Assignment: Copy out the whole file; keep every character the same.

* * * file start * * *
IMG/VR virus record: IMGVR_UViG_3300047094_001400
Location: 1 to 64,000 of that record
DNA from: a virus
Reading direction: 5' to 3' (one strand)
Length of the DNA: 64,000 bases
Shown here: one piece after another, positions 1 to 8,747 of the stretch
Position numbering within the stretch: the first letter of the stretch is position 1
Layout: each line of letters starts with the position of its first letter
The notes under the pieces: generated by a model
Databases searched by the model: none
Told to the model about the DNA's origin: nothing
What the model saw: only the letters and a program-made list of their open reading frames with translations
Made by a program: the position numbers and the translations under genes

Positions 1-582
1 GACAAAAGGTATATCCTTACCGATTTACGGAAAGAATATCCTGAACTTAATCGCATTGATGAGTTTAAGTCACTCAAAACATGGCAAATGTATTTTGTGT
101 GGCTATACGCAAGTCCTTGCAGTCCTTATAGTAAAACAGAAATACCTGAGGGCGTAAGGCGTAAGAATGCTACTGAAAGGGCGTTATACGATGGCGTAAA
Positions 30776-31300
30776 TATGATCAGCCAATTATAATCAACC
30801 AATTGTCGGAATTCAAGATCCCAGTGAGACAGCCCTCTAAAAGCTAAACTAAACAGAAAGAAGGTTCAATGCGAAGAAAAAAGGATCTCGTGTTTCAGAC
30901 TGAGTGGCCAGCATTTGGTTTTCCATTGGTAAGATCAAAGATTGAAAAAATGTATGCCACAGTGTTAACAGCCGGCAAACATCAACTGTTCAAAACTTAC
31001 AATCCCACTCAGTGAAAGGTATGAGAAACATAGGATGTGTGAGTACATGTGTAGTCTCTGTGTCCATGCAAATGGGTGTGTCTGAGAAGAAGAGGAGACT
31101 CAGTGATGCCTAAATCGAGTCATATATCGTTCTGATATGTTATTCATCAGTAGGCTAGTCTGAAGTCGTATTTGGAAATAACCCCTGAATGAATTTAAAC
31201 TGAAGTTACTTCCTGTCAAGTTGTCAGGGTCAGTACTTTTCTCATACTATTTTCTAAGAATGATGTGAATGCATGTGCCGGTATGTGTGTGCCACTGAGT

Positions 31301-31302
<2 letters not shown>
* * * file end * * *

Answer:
IMG/VR virus record: IMGVR_UViG_3300047094_001400
Location: 1 to 64,000 of that record
DNA from: a virus
Reading direction: 5' to 3' (one strand)
Length of the DNA: 64,000 bases
Shown here: one piece after another, positions 1 to 8,747 of the stretch
Position numbering within the stretch: the first letter of the stretch is position 1
Layout: each line of letters starts with the position of its first letter
The notes under the pieces: generated by a model
Databases searched by the model: none
Told to the model about the DNA's origin: nothing
What the model saw: only the letters and a program-made list of their open reading frames with translations
Made by a program: the position numbers and the translations under genes

Positions 1-582
1 GACAAAAGGTATATCCTTACCGATTTACGGAAAGAATATCCTGAACTTAATCGCATTGATGAGTTTAAGTCACTCAAAACATGGCAAATGTATTTTGTGT
101 GGCTATACGCAAGTCCTTGCAGTCCTTATAGTAAAACAGAAATACCTGAGGGCGTAAGGCGTAAGAATGCTACTGAAAGGGCGTTATACGATGGCGTAAA
Positions 30776-31300
30776 TATGATCAGCCAATTATAATCAACC
30801 AATTGTCGGAATTCAAGATCCCAGTGAGACAGCCCTCTAAAAGCTAAACTAAACAGAAAGAAGGTTCAATGCGAAGAAAAAAGGATCTCGTGTTTCAGAC
30901 TGAGTGGCCAGCATTTGGTTTTCCATTGGTAAGATCAAAGATTGAAAAAATGTATGCCACAGTGTTAACAGCCGGCAAACATCAACTGTTCAAAACTTAC
31001 AATCCCACTCAGTGAAAGGTATGAGAAACATAGGATGTGTGAGTACATGTGTAGTCTCTGTGTCCATGCAAATGGGTGTGTCTGAGAAGAAGAGGAGACT
31101 CAGTGATGCCTAAATCGAGTCATATATCGTTCTGATATGTTATTCATCAGTAGGCTAGTCTGAAGTCGTATTTGGAAATAACCCCTGAATGAATTTAAAC
31201 TGAAGTTACTTCCTGTCAAGTTGTCAGGGTCAGTACTTTTCTCATACTATTTTCTAAGAATGATGTGAATGCATGTGCCGGTATGTGTGTGCCACTGAGT

Positions 31301-31302
<2 letters not shown>